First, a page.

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Regulators, siding with techs like Google and Microsoft, rule that "white space" freed up by digital TV is best used for high-speed wireless hot spots
While the country was picking its next President on Nov. 4, the Federal Communications Commission federal communications commission was making its own momentous decision. The country's top communications regulator unanimously voted to free up the biggest ever swath of airwaves to be used by the public for cheap high-speed wireless Internet access.
The vote came after more than six years of public scrutiny and decides the fate of airwaves that will be made available when television broadcasts switch over to digital signals from analog in February. A broad coalition of opponents, including lawmakers, musicians, and broadcasters, argued that free public use of the airwaves would interfere with TV broadcasts and wireless microphones. "I don't think I've ever seen anything like this [amount of pressure] from broadcasters before," says Steve Sharkey, senior director of regulatory and spectrum policy at Motorola (MOT), one of the companies that welcomed the FCC's decision.
FCC Chairman Kevin Martin and fellow commissioners unanimously sided with tech giants Google (GOOG), Microsoft (MSFT), Dell (DELL), and Philips Electronics North America (PHG) in ruling that Americans would be better served if the spectrum were made available for free public use. "The FCC has taken a significant step to usher in a new era of technology, allowing for major investments in innovative wireless broadband, education, and government/enterprise applications to spur economic development," Motorola co-CEO Greg Brown said in a statement.
The new airwaves, known as white spaces, could be used to create wireless hot spots akin to those created by Wi-Fi technology that let users communicate wirelessly within homes and throughout neighborhoods. But unlike Wi-Fi zones, these airwaves will enable faster downloads of large data files, such as video clips and feature-length films, over larger distances and at a lower cost. In a blog, Google co-founder Larry Page compared the technology to "Wi-Fi on steroids," adding: "I've always thought that there are a lot of really incredible things that engineers and entrepreneurs can do with this spectrum."
The spectrum's ability to transmit data and calls at long distances and through walls would allow cheap community broadband networks to cover city neighborhoods and even entire towns, bypassing and creating added competition with traditional providers of telecommunication services, such as Comcast (CMCSA), Verizon Communications (VZ), and AT&T (T). Motorola expects to cover 15 square miles with one access point using this spectrum and WiMax-like technology, which is currently used only on licensed spectrum. The setup would allow a new breed of carrier to rise up and provide wireless broadband in rural areas without having to dole out millions of dollars on spectrum. Motorola hopes to have new gear that works in white spaces within a year.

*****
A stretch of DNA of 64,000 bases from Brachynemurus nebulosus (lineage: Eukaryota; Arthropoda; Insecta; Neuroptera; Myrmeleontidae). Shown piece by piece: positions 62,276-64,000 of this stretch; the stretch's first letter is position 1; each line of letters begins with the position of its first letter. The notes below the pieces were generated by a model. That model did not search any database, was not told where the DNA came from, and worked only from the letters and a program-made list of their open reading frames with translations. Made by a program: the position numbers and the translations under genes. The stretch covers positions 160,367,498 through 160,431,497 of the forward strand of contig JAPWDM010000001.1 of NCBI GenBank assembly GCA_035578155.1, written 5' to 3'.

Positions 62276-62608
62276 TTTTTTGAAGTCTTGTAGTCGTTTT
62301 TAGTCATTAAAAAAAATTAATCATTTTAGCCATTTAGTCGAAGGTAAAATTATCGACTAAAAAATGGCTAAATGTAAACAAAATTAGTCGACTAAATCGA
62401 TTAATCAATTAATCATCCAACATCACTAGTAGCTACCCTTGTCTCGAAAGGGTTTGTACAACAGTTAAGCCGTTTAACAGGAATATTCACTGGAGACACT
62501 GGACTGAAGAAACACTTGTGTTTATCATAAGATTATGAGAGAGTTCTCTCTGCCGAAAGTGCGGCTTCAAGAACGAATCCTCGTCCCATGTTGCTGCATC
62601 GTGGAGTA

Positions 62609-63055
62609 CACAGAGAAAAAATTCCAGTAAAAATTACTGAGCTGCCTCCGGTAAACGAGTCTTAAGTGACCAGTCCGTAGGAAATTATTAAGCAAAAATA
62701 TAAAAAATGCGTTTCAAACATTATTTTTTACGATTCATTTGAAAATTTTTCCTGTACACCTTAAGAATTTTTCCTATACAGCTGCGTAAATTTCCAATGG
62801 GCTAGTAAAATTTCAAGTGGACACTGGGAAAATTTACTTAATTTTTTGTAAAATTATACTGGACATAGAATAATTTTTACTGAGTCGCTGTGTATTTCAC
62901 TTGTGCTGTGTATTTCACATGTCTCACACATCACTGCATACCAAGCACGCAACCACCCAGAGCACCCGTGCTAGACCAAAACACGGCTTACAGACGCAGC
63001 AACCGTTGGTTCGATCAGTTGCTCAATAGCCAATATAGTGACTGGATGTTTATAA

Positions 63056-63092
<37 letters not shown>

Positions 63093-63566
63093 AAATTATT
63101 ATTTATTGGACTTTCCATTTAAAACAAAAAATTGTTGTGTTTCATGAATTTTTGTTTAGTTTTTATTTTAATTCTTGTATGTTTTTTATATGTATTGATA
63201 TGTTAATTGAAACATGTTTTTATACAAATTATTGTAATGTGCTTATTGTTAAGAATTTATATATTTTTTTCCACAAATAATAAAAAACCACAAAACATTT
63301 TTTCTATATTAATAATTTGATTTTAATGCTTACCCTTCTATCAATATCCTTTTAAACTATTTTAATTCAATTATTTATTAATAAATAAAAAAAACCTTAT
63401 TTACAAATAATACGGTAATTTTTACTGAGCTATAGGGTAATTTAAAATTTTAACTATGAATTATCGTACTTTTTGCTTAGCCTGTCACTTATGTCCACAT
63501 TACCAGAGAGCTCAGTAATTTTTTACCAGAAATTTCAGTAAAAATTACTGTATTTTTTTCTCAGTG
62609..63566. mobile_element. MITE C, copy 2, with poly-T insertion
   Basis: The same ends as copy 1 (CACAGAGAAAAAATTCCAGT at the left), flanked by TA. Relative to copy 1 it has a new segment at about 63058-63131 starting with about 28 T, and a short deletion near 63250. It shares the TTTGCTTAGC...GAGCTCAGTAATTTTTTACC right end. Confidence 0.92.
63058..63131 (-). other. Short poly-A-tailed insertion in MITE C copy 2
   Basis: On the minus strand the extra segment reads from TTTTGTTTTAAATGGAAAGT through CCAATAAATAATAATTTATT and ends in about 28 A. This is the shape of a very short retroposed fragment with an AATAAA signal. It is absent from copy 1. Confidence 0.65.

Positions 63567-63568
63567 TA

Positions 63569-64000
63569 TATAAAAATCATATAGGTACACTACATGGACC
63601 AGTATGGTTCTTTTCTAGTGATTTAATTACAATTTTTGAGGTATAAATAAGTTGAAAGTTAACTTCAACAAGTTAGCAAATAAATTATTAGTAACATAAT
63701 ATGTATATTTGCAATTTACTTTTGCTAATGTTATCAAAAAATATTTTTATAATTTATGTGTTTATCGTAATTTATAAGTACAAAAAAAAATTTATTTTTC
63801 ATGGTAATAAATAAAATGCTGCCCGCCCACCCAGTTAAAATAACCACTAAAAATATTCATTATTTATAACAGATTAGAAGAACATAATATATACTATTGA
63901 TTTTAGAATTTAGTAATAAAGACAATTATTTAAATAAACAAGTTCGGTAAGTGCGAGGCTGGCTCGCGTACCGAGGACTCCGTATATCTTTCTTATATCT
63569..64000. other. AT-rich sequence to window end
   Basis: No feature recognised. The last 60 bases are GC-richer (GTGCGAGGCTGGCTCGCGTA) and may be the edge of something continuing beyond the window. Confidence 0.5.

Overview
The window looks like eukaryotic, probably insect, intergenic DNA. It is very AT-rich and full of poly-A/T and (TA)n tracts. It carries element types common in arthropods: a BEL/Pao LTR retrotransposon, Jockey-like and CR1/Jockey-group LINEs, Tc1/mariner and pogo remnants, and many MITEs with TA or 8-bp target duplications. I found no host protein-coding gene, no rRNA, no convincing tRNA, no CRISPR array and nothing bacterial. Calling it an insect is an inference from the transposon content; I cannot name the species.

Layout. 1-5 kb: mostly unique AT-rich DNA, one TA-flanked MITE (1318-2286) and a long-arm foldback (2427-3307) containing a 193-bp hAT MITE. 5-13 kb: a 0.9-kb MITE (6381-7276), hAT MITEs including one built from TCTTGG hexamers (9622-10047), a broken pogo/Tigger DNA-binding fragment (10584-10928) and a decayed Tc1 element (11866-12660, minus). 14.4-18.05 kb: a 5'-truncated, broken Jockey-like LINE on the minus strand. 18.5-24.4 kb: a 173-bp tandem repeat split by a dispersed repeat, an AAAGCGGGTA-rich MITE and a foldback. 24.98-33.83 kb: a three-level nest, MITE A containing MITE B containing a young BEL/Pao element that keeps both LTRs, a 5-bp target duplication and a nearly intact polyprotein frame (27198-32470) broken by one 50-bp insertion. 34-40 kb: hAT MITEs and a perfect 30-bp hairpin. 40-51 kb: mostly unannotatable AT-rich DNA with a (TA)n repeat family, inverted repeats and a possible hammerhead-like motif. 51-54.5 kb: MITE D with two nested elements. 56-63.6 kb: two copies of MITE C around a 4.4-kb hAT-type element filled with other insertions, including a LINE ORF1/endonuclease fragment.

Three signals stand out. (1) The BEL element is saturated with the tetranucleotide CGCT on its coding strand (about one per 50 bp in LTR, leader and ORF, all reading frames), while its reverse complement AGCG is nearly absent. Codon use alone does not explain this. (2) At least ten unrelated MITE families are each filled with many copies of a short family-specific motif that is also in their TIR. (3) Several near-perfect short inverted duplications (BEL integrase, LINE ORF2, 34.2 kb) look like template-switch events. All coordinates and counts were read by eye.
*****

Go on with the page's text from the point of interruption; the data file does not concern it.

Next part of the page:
New White-Space Products
Some within the industry see white-space gear and services taking off as quickly as Wi-Fi, which debuted in 2000. Today some 1 billion Wi-Fi chips are shipped each year. "Now that the FCC has set the rules, I'm sure that we'll see similar growth in products to take advantage of this spectrum," Page wrote.
In the coming days, the FCC will issue a report outlining the rules and requirements for this spectrum. "A lot always depends on the details," says Sharkey. To ensure that new networks and devices won't interfere with wireless microphones and TV stations, the FCC has set low power limits on white-space equipment. The agency also mandated that devices use sensing and so-called geo-location capabilities—essentially, databases that show proximity to other users of the spectrum—to lessen chances of glitches. Still, Jay Adrick, vice-president of broadcast technology for Harris Corp. (HRS), calls the new rules "a recipe for disaster," figuring that even these mandates won't prevent interference altogether. One concern is that the FCC will offer a loophole for devices that don't offer geo-location capability as long as they've passed FCC certification and tests.
Opponents will try to reverse the FCC's decision once the new President comes into power. "Fortunately, today's vote is just the beginning of a fight on behalf of the 110 million households that rely on television for news, entertainment, and life-saving emergency information," said Dennis Wharton, executive vice-president for the National Association of Broadcasters, in a statement. "Going forward, NAB and our allies will work with policymakers to ensure that consumers can access innovative broadband applications without jeopardizing interference-free TV."